Socio-Economic Rights and Accountability Project (SERAP) has urged the World Bank President, Mr Ajay Banga, “to promptly, transparently and effectively conduct investigation into spending of loans and other facilities by the country’s 36 state governors and to suspend any loans and funding if there is relevant admissible evidence of mismanagement or diversion of public funds by any of the states”.
SERAP also urged the bank to “suspend further applications for loans and any other funding to the 36 states until these states are able to satisfactorily explain details of spending of loans and other facilities obtained from the Bank and its partners”.
This is coming as many of the country’s 36 states are alleged to be mismanaging public funds that may include loans obtained from the bank and its partners, and allocations from the Federal Government, which may also include loans obtained from the bank.
SERAP, in a letter dated 25 November 2023 and signed by its Deputy Director, Kolawole Oluwadare, said the World Bank and its partners cannot continue to give loans and other funding to states where there are credible allegations of mismanagement or diversion of public funds.
“We are concerned that there is a significant risk of mismanagement or diversion of funds linked to the Bank’s investments in many of the country’s 36 states. It is neither appropriate nor responsible lending to give loans to these states only for the loans to be misspent,” SERAP said.
“The World Bank’s lending, and support for these states may create the impression of complicity in the allegations of mismanagement or diversion of public funds by the states which may include loans from the Bank and its partners, and federal allocations.
“We would consider the option of pursuing legal action should the World Bank fail or fail to implement the recommendations contained in this letter, and we may join the country’s 36 states in any such suit,” the organisation said.
Quoting Nigeria’s Debt Management Office, SERAP said a total public debt portfolio for the country’s 36 states and the Federal Capital Territory is N9.17 trillion, while the Federal Government’s total public debt portfolio is N78.2 trillion.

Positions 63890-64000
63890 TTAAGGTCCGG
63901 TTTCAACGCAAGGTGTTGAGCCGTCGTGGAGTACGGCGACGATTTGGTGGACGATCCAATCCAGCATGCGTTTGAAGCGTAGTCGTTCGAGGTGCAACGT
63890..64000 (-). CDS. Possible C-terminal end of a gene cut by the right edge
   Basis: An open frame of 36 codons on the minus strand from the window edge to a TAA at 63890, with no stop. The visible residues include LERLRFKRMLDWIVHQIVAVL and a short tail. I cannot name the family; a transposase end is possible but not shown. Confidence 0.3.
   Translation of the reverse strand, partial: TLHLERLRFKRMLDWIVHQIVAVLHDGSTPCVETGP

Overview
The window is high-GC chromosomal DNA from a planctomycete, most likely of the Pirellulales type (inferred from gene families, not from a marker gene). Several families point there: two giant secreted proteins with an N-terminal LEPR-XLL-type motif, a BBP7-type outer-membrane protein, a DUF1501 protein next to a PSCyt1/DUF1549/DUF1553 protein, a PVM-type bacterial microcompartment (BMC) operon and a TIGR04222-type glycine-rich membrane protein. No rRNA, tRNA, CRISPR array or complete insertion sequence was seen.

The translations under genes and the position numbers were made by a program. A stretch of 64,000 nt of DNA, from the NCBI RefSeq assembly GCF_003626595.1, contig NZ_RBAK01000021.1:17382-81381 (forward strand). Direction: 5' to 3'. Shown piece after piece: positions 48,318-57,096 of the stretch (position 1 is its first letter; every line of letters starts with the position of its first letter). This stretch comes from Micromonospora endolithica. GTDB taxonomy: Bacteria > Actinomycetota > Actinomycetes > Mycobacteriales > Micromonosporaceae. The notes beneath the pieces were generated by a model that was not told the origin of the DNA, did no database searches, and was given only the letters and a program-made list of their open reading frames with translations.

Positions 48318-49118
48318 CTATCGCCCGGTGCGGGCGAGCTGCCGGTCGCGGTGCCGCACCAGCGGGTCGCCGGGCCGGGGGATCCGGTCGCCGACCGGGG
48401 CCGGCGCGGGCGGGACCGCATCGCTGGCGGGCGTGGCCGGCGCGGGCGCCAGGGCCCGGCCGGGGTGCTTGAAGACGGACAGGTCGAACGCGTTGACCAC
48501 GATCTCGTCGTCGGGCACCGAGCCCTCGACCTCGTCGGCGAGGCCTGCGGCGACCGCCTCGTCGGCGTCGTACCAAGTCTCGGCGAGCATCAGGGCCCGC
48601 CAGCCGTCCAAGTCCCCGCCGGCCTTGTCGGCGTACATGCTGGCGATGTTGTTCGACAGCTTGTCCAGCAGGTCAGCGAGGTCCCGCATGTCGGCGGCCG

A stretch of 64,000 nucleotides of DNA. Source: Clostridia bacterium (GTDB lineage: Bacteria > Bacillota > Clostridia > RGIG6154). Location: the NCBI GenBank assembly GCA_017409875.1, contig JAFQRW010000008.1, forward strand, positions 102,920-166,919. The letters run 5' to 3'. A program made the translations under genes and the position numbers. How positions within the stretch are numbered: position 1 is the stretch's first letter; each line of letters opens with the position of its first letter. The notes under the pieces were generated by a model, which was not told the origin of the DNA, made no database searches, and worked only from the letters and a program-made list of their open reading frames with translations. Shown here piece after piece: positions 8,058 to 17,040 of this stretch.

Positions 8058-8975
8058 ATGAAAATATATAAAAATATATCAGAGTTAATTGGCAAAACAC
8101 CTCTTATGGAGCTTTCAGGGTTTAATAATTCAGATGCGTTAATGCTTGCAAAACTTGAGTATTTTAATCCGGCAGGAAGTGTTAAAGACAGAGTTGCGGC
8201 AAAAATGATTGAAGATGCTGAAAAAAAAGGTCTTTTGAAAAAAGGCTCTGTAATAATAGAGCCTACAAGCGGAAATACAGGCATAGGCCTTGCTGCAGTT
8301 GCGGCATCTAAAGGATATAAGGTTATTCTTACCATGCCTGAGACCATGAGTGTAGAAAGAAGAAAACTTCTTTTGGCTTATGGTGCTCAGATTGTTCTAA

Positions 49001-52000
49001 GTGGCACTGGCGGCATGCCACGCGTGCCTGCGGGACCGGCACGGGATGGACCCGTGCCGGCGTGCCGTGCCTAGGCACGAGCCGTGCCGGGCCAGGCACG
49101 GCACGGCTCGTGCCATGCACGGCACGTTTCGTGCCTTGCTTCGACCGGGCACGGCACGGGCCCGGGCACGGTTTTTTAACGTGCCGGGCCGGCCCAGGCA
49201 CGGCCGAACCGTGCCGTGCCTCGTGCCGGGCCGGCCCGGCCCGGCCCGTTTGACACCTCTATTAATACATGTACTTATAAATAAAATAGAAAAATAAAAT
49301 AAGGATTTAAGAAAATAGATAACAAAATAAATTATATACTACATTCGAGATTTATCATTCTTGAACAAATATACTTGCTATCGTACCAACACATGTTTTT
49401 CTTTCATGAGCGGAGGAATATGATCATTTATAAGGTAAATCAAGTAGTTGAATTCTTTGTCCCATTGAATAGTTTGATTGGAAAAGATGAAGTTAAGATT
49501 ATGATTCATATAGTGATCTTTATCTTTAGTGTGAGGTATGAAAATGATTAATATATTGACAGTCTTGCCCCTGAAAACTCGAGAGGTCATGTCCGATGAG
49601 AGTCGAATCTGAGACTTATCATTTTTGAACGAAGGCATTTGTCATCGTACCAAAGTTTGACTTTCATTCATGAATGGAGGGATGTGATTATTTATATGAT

It urged the World Bank to demand expressed commitment from Nigeria’s 36 governors to address credible allegations of mismanagement or diversion of public funds in their states and provide guarantees that loans and funding from the bank and its partners would not be used to fund the luxurious lifestyles of politicians.
“SERAP urges the Bank to send independent monitors to the 36 states to monitor the spending of the loans and other funding obtained from the Bank and its partners to remove the risks of mismanagement or diversion of public funds by these states,” it said.
SERAP said the World Bank currently has a portfolio of about $8.5 billion spread across the country and has also approved several loans and other funding facilities to the country’s 36 states including the recent $750 million credit line meant to the states carry out reforms to attract investment and create jobs.
“The accounts of Nigeria’s 36 states are generally not open to public scrutiny as many of them continue to refuse freedom of information requests seeking transparency and accountability in the spending of public funds.
“The World Bank and its partners need to make clear to Nigeria’s state governors that it would not tolerate any mismanagement or diversion of public funds by immediately suspending any pending loans and other funding to them until the allegations of mismanagement or diversion of public funds are investigated.
“The Bank has a legal responsibility to ensure that suspected perpetrators are brought to justice, and that any mismanaged or diverted public funds are returned to the treasuries of the states.
“The World Bank has the legal obligations to observe and promote compliance with the Nigerian Constitution 1999 [as amended] and domestic laws including the Fiscal Responsibility Act of 2007,” SERAP said.